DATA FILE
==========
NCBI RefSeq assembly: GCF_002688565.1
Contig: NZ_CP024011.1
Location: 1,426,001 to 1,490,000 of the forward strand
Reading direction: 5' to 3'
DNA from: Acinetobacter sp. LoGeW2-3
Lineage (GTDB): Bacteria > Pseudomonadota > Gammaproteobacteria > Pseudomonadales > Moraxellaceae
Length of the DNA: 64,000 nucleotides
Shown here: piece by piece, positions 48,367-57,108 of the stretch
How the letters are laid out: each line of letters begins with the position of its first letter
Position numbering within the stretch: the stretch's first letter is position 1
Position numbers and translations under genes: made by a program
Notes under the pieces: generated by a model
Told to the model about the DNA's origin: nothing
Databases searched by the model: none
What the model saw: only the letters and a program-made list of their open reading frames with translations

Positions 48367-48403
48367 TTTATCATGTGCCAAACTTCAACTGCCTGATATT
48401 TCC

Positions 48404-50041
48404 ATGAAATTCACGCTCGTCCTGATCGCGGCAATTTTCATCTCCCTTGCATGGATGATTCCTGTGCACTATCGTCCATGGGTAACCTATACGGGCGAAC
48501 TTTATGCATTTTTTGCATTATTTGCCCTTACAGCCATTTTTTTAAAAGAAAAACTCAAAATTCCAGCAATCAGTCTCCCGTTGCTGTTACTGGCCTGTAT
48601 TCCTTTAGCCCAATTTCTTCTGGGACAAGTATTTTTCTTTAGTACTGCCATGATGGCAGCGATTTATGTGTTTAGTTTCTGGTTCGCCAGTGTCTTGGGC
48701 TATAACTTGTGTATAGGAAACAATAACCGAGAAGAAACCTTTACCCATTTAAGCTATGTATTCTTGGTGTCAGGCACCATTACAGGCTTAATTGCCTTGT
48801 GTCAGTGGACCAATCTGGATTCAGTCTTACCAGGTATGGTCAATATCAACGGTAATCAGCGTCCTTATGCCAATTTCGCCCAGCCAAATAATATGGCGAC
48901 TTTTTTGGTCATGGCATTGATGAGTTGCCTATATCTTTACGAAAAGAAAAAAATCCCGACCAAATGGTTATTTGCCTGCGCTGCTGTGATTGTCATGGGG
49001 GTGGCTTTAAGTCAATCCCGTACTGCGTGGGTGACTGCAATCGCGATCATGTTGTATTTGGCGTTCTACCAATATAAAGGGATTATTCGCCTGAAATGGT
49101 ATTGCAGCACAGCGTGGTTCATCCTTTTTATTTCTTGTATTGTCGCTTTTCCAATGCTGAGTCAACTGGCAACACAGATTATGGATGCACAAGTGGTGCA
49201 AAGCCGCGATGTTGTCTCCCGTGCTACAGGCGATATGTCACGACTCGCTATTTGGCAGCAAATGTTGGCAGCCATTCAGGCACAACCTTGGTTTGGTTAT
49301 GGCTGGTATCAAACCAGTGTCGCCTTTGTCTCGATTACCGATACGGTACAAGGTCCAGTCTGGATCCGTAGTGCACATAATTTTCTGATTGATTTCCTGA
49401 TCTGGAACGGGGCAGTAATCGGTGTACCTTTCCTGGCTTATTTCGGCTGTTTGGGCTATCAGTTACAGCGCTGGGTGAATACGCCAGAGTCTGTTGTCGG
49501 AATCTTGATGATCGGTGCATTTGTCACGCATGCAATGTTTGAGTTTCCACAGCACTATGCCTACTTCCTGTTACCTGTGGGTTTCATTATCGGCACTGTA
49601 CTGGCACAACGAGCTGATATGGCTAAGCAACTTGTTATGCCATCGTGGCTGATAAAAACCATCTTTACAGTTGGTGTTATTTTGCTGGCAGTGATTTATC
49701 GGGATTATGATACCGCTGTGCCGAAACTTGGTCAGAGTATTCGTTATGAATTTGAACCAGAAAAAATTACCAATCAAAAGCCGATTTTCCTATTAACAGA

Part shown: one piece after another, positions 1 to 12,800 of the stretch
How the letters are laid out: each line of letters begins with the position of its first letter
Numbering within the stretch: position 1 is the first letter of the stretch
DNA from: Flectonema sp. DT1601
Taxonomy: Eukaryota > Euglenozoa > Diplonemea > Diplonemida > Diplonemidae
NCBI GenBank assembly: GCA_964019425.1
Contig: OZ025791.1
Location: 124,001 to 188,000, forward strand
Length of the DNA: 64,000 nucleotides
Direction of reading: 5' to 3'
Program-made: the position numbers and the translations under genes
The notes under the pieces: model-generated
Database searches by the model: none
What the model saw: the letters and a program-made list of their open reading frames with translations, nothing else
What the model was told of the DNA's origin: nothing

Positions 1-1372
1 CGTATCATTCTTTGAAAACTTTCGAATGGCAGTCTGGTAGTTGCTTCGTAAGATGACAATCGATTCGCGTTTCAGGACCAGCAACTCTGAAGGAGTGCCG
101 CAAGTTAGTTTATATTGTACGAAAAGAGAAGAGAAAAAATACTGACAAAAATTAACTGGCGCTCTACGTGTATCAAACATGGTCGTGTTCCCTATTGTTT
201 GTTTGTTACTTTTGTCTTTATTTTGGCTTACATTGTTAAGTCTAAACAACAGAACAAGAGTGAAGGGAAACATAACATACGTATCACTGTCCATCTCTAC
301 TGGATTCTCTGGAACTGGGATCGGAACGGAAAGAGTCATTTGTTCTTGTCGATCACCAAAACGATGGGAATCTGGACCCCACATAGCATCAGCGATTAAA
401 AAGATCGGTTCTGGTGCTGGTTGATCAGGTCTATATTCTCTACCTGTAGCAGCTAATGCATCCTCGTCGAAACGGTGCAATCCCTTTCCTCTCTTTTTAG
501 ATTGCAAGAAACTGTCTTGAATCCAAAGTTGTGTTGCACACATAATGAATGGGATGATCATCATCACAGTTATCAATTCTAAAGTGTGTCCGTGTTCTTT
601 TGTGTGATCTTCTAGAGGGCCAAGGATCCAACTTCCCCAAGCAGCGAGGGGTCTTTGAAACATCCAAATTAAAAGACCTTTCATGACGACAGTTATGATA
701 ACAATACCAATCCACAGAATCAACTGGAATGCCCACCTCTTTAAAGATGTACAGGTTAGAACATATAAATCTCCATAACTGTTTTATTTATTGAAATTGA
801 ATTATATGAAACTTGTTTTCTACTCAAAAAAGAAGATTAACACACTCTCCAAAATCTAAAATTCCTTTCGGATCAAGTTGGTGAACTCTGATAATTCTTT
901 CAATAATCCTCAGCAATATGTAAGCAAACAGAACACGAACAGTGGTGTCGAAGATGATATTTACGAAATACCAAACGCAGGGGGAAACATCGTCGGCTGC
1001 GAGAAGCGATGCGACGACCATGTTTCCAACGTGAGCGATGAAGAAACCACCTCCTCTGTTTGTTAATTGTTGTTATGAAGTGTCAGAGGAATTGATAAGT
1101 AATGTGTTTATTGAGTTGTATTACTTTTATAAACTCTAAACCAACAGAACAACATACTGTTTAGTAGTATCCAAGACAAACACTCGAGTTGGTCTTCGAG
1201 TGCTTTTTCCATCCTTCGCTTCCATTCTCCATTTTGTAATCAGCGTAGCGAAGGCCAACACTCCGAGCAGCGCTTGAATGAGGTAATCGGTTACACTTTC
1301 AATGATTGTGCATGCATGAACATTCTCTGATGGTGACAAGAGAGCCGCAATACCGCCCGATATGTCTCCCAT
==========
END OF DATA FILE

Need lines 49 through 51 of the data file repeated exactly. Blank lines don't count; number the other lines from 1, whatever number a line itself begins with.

Positions 1-1372
1 CGTATCATTCTTTGAAAACTTTCGAATGGCAGTCTGGTAGTTGCTTCGTAAGATGACAATCGATTCGCGTTTCAGGACCAGCAACTCTGAAGGAGTGCCG
101 CAAGTTAGTTTATATTGTACGAAAAGAGAAGAGAAAAAATACTGACAAAAATTAACTGGCGCTCTACGTGTATCAAACATGGTCGTGTTCCCTATTGTTT